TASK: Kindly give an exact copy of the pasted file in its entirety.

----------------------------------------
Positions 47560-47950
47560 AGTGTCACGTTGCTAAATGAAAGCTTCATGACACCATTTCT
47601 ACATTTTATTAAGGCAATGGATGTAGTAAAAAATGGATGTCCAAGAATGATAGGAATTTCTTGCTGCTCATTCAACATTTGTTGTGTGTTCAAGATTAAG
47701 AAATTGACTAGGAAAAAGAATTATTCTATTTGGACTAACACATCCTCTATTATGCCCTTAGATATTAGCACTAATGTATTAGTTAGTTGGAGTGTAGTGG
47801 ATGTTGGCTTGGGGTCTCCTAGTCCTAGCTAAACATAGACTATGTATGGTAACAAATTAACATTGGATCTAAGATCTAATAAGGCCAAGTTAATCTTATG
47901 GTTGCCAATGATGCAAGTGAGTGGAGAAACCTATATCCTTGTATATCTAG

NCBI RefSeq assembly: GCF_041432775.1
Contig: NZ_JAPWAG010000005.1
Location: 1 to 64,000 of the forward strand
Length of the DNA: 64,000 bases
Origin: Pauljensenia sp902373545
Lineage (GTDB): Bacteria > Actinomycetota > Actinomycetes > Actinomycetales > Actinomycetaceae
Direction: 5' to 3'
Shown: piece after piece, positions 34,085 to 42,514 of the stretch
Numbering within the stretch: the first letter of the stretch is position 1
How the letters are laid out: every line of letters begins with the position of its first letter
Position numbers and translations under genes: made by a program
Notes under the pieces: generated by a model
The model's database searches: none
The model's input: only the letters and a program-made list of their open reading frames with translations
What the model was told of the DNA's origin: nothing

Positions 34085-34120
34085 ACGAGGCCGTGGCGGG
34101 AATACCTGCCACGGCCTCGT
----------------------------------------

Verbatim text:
Positions 47560-47950
47560 AGTGTCACGTTGCTAAATGAAAGCTTCATGACACCATTTCT
47601 ACATTTTATTAAGGCAATGGATGTAGTAAAAAATGGATGTCCAAGAATGATAGGAATTTCTTGCTGCTCATTCAACATTTGTTGTGTGTTCAAGATTAAG
47701 AAATTGACTAGGAAAAAGAATTATTCTATTTGGACTAACACATCCTCTATTATGCCCTTAGATATTAGCACTAATGTATTAGTTAGTTGGAGTGTAGTGG
47801 ATGTTGGCTTGGGGTCTCCTAGTCCTAGCTAAACATAGACTATGTATGGTAACAAATTAACATTGGATCTAAGATCTAATAAGGCCAAGTTAATCTTATG
47901 GTTGCCAATGATGCAAGTGAGTGGAGAAACCTATATCCTTGTATATCTAG

NCBI RefSeq assembly: GCF_041432775.1
Contig: NZ_JAPWAG010000005.1
Location: 1 to 64,000 of the forward strand
Length of the DNA: 64,000 bases
Origin: Pauljensenia sp902373545
Lineage (GTDB): Bacteria > Actinomycetota > Actinomycetes > Actinomycetales > Actinomycetaceae
Direction: 5' to 3'
Shown: piece after piece, positions 34,085 to 42,514 of the stretch
Numbering within the stretch: the first letter of the stretch is position 1
How the letters are laid out: every line of letters begins with the position of its first letter
Position numbers and translations under genes: made by a program
Notes under the pieces: generated by a model
The model's database searches: none
The model's input: only the letters and a program-made list of their open reading frames with translations
What the model was told of the DNA's origin: nothing

Positions 34085-34120
34085 ACGAGGCCGTGGCGGG
34101 AATACCTGCCACGGCCTCGT